While the Toronado and Eldorado continued to preach the gospel of front-wheel drive into the ’70s, the rest of the industry was resistant to the layout. Then came the gas crisis, economic recession, and rise of compact import cars — many of which were FWD. In response, the Big Three began to slowly make the switch, with Chrysler the first out of the gate with its Dodge Omni/Plymouth Horizon hatchbacks. Starting at $2,500, the cars quickly became Chrysler’s best-selling models, and won Motor Trend’s 1977 Car of the Year Award. Despite a reputation for woeful build quality and weak safety features, the Omni/Horizon sold strongly throughout the ’80s, with production lasting until 1990.
4. 1981 Ford Escort
By the ’80s, the Big Three looked at the automotive landscape, decided “if you can’t beat ‘em, join ‘em,” and committed to converting the majority of their lineups to FWD. Unfortunately, that meant Detroit spent the better part of the decade unleashing dreadful cars on the American public like the Chevy Citation, Pontiac Phoenix, Chrysler K-Cars, Ford Tempo, and for 1981, the Escort. Based on Europe’s best-seller, the U.S.-spec Escort originally used a four-banger borrowed from the recently-departed Pinto, and was Ford’s first attempt at a European-style FWD small car in America. Escorts weren’t cheerful, but they were cheap and reliable. The nameplate hung on in the Ford lineup until 2002, when it was replaced by the Focus.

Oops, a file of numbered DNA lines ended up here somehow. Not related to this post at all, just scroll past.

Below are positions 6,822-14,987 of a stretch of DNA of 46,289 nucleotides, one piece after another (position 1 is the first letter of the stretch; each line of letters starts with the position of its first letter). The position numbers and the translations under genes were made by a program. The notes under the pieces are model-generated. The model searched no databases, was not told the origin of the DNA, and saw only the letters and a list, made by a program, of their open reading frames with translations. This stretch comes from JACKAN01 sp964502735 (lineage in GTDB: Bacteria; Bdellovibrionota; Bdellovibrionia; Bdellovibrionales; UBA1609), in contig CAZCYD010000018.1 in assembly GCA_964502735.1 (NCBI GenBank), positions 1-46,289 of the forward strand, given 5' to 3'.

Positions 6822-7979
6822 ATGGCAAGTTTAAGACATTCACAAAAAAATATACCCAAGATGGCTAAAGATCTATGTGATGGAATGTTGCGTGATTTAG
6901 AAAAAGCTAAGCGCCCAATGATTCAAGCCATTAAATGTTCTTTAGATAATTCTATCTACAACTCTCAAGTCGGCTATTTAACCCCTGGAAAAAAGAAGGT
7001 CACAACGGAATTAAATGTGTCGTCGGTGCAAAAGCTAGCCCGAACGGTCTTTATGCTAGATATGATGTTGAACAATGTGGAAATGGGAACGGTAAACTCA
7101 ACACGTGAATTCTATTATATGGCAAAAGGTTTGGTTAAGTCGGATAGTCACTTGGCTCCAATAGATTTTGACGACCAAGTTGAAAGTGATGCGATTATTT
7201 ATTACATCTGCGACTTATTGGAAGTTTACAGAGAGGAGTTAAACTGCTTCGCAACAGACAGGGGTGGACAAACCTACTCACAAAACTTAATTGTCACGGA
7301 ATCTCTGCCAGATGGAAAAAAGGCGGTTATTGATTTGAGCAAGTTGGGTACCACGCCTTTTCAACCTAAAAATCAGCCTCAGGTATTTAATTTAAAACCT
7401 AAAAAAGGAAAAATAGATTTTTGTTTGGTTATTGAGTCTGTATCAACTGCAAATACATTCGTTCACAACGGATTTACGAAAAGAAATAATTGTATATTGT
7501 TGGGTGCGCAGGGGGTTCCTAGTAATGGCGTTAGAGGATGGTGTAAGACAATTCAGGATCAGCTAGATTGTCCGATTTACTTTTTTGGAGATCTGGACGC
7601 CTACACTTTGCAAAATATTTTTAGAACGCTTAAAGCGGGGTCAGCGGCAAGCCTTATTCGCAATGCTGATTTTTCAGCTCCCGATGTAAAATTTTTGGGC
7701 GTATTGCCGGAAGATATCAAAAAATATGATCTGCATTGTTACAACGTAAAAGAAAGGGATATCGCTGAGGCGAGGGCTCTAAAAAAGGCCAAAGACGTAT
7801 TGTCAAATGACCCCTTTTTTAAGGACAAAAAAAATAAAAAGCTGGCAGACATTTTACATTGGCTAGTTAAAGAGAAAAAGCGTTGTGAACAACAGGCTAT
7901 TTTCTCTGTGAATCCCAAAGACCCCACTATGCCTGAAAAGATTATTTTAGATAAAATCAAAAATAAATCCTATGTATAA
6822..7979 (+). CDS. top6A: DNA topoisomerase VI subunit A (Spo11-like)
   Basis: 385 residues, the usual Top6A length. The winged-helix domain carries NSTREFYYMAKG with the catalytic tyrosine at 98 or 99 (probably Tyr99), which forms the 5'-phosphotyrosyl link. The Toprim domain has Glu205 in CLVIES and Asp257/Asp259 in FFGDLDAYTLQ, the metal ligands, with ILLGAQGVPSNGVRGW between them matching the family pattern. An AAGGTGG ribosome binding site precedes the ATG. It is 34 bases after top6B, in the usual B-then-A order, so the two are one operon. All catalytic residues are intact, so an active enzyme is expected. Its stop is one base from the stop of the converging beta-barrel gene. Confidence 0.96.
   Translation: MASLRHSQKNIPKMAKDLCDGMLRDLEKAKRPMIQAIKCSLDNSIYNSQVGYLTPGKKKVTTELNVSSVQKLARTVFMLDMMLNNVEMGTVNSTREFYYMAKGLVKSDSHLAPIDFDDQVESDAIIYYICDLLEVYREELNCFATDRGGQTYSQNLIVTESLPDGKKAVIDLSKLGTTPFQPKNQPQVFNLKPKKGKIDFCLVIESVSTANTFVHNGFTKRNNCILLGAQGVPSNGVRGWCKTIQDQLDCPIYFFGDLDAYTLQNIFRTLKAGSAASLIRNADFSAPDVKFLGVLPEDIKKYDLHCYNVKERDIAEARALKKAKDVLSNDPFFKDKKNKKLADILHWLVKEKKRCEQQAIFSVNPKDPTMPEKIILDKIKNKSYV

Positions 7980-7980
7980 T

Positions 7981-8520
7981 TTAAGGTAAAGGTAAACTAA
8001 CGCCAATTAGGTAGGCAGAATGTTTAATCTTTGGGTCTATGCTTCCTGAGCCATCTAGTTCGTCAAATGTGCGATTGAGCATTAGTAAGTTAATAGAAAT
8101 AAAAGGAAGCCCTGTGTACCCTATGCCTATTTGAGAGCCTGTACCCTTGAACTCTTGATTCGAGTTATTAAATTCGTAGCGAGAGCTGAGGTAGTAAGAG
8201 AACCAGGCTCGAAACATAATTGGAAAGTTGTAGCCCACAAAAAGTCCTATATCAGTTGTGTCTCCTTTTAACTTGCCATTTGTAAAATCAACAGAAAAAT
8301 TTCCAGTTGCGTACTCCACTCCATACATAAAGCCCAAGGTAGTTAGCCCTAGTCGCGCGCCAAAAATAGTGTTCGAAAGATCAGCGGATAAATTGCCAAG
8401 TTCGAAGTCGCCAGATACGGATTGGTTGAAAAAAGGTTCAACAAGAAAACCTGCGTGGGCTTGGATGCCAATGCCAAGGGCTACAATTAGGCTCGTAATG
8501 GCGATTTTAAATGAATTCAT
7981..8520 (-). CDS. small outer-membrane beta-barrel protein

5. 1989 Ford Taurus SHO
There may not have been much excitement on the front-wheel drive landscape for most of the ’80s, but that all changed when Ford launched the Taurus SHO in 1989. Powered by a 220 horsepower 3.0 liter Super High Output Yamaha-built V6 mated to a five-speed manual, the SHO could scramble from zero to 60 in 6.7 seconds and top out at over 140 miles per hour, making it the fastest American sedan of its day. It may have been the exception to the rule, but the SHO proved that American FWD cars didn’t have to be boring.
6. 2005-’10 Chevrolet Cobalt SS
Just a decade on, the early Aughts are already seen as the nadir of the General Motors product line. But the Cobalt SS is that rare bright spot. Available with a supercharged 205 horsepower inline four from ’05 to ’07, or a turbocharged 260 horsepower four from ’08 on, the Cobalt SS was a true contender, good enough to be mentioned in the same breath as the Volkswagen GTI, Mitsubishi Evo X, and Subaru WRX. Today, due to the awful reputation of the car its based on, Cobalt SSs can be found for cheap on the used car market.
7. 2014 Ford Fiesta ST
Debuting in 2014, it seems like Ford’s ST cars are solely intended to slay front-wheel drive’s boring reputation once and for all. The smaller of the two, the Fiesta ST, has 197 horses powering the front wheels, which is more than enough to take the subcompact from zero to 60 in 7 seconds. With power going solely through a six-speed manual transmission, and suspension tuned for the track, the Fiesta ST is one of the most fun-to-drive cars on the road at any price.
8. 2015 Ford Focus ST
For those who want the fun of the Fiesta ST but need a little more room, the Focus ST is the car to get. Ford’s answer to the Volkswagen GTI, the ST’s six-speed manual transmission is mated to a 252 horsepower turbocharged inline four, which can take the hot hatch from zero to 60 in a mere 6.3 seconds. While it’s a hell of a performance car, the ST is about to be overshadowed by the mighty all-wheel drive Focus RS in early 2016.